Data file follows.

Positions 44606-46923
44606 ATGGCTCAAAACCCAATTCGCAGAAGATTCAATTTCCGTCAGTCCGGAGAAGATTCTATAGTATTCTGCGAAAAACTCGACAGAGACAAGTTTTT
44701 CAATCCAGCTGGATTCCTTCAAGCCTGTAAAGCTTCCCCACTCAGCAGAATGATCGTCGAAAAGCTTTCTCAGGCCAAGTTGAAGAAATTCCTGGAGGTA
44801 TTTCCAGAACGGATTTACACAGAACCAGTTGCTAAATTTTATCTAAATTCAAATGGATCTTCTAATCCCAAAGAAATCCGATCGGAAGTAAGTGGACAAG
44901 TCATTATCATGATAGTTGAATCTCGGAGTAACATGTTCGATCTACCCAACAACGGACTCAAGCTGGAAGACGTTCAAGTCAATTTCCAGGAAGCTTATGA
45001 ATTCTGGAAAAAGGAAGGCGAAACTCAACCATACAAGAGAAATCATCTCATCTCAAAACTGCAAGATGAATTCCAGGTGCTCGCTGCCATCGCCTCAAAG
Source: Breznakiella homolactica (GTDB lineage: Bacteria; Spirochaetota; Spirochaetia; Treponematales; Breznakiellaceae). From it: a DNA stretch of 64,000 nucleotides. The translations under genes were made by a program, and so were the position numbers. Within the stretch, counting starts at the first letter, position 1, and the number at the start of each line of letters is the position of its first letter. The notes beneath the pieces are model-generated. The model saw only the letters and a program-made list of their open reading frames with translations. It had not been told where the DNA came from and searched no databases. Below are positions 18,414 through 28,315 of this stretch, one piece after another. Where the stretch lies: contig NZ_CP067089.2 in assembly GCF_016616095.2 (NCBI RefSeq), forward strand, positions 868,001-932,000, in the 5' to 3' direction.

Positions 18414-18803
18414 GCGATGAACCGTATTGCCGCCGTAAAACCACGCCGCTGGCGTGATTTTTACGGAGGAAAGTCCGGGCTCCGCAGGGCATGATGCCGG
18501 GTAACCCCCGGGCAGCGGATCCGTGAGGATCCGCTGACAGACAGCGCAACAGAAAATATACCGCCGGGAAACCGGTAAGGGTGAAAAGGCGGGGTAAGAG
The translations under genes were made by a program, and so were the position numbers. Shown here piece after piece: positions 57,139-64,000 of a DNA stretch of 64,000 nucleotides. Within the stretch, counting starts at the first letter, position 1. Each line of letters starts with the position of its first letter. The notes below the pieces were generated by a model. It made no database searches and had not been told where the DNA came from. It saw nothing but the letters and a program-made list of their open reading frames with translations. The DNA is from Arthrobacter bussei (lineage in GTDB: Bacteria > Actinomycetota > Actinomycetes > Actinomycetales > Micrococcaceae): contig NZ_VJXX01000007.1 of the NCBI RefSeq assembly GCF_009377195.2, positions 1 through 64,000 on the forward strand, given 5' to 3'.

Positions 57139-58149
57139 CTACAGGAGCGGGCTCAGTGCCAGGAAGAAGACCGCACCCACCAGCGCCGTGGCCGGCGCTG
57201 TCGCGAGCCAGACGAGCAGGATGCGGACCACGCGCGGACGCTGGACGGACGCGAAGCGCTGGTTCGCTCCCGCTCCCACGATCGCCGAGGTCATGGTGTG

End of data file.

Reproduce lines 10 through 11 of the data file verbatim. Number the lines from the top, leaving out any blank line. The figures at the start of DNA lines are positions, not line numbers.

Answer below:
18501 GTAACCCCCGGGCAGCGGATCCGTGAGGATCCGCTGACAGACAGCGCAACAGAAAATATACCGCCGGGAAACCGGTAAGGGTGAAAAGGCGGGGTAAGAG
The translations under genes were made by a program, and so were the position numbers. Shown here piece after piece: positions 57,139-64,000 of a DNA stretch of 64,000 nucleotides. Within the stretch, counting starts at the first letter, position 1. Each line of letters starts with the position of its first letter. The notes below the pieces were generated by a model. It made no database searches and had not been told where the DNA came from. It saw nothing but the letters and a program-made list of their open reading frames with translations. The DNA is from Arthrobacter bussei (lineage in GTDB: Bacteria > Actinomycetota > Actinomycetes > Actinomycetales > Micrococcaceae): contig NZ_VJXX01000007.1 of the NCBI RefSeq assembly GCF_009377195.2, positions 1 through 64,000 on the forward strand, given 5' to 3'.